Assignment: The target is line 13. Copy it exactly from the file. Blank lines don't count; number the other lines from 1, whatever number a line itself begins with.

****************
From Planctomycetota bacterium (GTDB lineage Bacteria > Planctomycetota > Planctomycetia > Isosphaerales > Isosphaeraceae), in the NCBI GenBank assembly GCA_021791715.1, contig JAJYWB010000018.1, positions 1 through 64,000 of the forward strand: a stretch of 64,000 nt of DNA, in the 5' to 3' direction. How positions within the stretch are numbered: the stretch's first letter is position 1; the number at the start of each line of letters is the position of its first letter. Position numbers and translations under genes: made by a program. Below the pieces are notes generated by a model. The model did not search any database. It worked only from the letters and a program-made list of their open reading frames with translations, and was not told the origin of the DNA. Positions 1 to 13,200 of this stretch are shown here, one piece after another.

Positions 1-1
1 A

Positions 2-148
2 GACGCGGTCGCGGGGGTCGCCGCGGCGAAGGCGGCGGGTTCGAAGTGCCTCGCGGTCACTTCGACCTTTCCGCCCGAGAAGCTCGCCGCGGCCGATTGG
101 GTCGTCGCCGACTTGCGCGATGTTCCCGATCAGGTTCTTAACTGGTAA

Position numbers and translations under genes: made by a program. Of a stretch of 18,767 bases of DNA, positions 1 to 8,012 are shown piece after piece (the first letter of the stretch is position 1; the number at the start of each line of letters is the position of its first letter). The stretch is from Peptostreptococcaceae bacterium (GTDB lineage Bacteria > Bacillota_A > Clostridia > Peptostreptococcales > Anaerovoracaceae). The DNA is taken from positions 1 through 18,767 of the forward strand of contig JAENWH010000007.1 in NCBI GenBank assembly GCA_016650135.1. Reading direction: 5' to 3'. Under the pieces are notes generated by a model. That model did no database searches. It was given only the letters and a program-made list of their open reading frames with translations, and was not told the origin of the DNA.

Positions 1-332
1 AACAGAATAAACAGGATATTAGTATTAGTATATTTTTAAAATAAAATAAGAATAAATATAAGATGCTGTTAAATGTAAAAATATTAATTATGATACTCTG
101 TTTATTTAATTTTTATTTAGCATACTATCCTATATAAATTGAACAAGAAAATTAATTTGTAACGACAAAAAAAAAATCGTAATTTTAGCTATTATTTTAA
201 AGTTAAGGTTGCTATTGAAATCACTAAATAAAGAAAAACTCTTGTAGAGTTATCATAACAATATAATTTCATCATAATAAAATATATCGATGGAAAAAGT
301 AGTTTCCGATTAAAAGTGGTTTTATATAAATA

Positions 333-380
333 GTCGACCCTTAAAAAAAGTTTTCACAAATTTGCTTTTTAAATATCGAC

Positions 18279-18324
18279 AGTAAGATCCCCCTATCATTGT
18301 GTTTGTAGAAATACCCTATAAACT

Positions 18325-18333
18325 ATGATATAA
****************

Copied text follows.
Positions 333-380